Sir, - It was fortuitous that in the same week that one of Ireland's most senior bishops took the courageous step of resigning from office over the Church's handling of its sex abuse victims, TV viewers on both sides of the Irish Sea had a chance to see the drama Sinners, based on the notorious Magdalen Laundries.

Based on actual events, the programme highlighted the almost sadistic humiliation and abuse which Ireland's unmarried mothers experienced at the hands of the Catholic Church's mother and baby homes, which in turn went on to profit greatly from their traffic in "healthy white babies".

A follow-up to Sinners would surely deal with the bald profiteering in which the Church indulged up to the 1970s by continuing to export Irish babies to the US in blatant breach of both domestic and international adoption laws.

Many of the American adoptive parents were grateful enough to make donations to the adoption agencies which facilitated their acquisition of a child. Records show that even in the 1960s, sums as large as £10,000 were paid to cover "legal fees". These sums helped to stuff the Church's coffers, which also benefited from the free labour provided by the women and more importantly from the government stipends for every mother and child (under two) in their care. It doesn't come as a surprise, then, that most of the several thousand children who ended up in the US did so around their second birthdays.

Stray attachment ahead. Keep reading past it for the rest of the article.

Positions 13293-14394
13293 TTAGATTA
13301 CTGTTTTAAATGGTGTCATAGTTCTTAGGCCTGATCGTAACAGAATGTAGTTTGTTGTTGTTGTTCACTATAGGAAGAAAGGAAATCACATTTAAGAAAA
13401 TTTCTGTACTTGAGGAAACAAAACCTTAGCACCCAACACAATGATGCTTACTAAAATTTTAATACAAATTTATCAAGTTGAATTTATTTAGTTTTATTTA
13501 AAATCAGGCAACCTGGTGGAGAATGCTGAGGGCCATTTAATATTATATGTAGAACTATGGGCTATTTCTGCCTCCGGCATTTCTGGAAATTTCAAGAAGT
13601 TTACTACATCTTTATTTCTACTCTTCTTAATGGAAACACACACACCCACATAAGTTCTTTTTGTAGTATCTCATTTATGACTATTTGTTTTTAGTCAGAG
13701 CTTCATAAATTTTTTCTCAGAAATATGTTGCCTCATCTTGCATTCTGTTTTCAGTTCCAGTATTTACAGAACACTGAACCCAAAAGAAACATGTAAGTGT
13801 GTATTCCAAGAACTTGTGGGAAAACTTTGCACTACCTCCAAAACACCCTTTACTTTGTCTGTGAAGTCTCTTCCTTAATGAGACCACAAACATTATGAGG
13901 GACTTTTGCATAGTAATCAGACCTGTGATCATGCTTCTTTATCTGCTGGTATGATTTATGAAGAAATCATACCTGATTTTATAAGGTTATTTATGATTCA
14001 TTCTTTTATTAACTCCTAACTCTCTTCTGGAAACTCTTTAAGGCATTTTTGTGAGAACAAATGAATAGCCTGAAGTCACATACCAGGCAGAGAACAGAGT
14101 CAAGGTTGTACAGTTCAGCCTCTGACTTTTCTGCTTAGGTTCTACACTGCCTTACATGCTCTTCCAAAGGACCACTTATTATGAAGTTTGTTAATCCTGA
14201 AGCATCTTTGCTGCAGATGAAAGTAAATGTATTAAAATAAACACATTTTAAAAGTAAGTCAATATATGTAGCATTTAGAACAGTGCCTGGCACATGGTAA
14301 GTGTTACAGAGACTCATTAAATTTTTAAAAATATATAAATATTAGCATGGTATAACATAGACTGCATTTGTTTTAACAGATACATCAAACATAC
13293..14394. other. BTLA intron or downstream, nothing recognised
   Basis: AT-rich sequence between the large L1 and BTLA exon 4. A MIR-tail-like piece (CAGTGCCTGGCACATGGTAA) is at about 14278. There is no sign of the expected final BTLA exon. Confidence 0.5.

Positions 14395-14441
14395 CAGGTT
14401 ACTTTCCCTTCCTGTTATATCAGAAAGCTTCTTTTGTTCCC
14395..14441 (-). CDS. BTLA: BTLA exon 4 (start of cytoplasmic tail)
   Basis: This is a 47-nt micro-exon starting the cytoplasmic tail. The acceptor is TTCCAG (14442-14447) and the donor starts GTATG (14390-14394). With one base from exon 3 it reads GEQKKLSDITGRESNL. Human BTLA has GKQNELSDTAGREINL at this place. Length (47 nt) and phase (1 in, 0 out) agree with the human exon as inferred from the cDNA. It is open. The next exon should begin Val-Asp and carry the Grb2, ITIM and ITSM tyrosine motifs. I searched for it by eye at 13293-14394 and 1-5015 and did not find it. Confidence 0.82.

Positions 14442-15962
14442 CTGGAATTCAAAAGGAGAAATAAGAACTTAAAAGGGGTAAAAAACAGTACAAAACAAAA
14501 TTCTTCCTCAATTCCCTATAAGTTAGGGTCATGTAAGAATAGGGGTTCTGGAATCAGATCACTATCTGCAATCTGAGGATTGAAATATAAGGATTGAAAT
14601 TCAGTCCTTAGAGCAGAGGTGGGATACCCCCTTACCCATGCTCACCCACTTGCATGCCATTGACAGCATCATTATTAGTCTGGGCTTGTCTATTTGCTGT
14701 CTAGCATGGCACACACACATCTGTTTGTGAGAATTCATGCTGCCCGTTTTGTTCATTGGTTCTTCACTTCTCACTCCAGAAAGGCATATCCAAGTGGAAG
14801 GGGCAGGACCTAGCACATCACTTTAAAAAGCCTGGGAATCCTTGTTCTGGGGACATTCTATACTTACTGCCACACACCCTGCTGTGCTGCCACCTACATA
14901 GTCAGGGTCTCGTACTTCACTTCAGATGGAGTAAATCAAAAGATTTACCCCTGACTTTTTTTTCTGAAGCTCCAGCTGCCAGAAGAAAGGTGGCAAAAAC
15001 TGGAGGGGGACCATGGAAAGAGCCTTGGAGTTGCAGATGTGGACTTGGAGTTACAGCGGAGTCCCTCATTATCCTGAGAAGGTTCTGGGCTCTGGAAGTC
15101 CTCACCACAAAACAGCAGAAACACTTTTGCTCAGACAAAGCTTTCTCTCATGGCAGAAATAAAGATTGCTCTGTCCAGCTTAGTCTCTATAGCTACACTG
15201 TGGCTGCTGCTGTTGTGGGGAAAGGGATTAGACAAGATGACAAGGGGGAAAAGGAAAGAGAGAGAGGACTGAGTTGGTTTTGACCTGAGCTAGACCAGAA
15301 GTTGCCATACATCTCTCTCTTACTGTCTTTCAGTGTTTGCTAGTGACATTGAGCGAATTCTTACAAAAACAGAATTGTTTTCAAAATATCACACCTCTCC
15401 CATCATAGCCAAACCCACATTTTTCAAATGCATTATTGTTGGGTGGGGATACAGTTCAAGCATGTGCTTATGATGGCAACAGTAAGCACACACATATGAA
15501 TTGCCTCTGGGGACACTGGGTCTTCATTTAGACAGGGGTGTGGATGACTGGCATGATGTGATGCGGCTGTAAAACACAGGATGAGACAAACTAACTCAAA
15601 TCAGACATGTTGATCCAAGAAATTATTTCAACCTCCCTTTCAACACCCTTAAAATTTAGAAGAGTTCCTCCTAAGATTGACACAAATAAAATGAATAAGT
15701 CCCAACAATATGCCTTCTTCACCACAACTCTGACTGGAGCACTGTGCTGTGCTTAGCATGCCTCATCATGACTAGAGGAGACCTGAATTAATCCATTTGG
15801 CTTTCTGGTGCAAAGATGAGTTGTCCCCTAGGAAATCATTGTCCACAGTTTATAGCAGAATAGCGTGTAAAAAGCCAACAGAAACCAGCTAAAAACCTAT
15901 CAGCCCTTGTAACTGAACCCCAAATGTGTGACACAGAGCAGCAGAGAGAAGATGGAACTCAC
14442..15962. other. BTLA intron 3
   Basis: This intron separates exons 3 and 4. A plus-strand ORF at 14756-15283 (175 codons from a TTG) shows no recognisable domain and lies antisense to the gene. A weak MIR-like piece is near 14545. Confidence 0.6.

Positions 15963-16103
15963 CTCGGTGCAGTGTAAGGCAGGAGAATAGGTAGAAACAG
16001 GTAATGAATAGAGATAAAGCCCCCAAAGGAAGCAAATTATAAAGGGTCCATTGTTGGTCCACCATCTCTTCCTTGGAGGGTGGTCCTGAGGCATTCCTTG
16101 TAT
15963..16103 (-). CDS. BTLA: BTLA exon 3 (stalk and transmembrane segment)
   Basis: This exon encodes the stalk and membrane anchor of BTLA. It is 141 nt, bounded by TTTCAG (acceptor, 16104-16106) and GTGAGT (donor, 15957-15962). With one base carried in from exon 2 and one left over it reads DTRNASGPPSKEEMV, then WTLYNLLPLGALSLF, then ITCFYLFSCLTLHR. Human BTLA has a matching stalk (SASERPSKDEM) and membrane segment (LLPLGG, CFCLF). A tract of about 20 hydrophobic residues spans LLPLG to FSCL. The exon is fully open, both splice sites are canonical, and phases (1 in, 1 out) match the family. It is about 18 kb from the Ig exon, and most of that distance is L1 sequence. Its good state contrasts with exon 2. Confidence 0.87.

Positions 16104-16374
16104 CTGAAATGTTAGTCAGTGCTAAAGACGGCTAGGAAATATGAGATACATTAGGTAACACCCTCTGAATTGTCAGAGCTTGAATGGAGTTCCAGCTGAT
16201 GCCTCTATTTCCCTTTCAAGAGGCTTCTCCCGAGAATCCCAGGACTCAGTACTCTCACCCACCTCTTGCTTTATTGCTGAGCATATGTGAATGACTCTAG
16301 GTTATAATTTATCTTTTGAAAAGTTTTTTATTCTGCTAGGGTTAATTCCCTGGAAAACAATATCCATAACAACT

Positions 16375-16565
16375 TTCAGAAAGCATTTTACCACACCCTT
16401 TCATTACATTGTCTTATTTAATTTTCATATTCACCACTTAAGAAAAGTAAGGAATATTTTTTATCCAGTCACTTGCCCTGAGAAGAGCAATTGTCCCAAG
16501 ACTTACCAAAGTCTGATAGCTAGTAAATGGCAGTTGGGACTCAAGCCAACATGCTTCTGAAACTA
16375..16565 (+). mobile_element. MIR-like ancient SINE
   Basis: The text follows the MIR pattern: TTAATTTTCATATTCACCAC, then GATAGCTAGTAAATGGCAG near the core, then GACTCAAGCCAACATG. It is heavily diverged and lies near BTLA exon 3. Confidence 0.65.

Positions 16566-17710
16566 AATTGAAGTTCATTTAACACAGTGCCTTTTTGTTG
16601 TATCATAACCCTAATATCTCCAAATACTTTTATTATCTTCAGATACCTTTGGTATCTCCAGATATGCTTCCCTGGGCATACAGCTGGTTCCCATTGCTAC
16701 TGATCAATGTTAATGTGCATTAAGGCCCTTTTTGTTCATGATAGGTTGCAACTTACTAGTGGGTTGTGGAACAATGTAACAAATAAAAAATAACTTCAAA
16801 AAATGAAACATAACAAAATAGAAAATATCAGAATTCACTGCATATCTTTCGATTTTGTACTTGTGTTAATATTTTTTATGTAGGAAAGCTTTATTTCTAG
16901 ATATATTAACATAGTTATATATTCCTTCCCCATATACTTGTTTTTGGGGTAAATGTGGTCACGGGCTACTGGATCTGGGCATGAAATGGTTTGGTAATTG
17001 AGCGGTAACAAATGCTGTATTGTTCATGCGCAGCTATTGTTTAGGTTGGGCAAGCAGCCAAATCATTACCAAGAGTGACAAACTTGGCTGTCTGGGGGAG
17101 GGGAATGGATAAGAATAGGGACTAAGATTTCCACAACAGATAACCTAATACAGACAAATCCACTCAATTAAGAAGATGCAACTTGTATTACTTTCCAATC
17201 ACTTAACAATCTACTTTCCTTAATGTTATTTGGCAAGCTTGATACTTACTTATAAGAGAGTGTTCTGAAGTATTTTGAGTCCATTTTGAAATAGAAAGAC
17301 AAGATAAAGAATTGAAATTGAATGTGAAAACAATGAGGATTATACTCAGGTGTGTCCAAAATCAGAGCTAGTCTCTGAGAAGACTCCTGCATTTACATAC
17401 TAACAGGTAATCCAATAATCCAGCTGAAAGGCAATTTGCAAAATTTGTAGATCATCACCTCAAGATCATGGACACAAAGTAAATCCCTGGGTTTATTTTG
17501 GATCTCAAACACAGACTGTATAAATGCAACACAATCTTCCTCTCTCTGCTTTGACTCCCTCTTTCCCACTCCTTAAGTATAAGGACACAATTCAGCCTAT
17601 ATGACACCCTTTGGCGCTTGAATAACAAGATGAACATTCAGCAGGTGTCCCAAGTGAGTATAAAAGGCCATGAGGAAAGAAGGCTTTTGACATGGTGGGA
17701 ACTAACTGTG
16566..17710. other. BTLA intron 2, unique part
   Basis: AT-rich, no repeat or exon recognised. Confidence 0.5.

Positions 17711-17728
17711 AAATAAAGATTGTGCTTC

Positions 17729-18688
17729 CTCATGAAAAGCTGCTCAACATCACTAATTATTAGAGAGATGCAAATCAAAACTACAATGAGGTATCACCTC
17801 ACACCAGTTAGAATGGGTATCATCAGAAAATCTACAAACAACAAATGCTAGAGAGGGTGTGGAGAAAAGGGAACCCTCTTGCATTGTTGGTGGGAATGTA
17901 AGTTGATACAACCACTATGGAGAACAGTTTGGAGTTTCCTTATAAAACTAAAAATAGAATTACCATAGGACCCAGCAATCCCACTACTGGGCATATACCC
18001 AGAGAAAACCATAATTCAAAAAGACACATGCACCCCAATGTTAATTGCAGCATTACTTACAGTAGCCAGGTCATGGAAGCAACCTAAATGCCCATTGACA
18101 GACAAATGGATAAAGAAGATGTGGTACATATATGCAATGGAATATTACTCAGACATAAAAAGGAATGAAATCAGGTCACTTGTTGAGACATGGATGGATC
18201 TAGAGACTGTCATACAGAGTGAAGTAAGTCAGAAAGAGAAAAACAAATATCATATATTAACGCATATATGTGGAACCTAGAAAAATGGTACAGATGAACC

The majority of these Adoption Agencies were and continue to be church sponsored, and they persist in treating the survivors of the mother and baby home regime and their relinquished (now adult) children with practised contempt. They refuse them access to their adoption and medical files even when their natural mothers are dead or untraceable and, astoundingly, even when their mothers raise no objections to the release of these files.

All of this is done under the watchful eyes of the Church Hierarchy, the Department of Health and a largely impotent Adoption Board.

If the Hierarchy in Ireland is sincere about examining past errors and making amends, may I suggest that it ends the cover-up by handing over the personal histories of the 40,000-plus adopted adults who may request them, before it is too late. By doing this, and also by opening up its own adoption archives to detailed scrutiny, it would allow many Irish-born adults and children to have the same rights which their peers in the UK have enjoyed since the mid-1970s. - Yours, etc.,


(née Elizabeth MacGinley),


London SW8.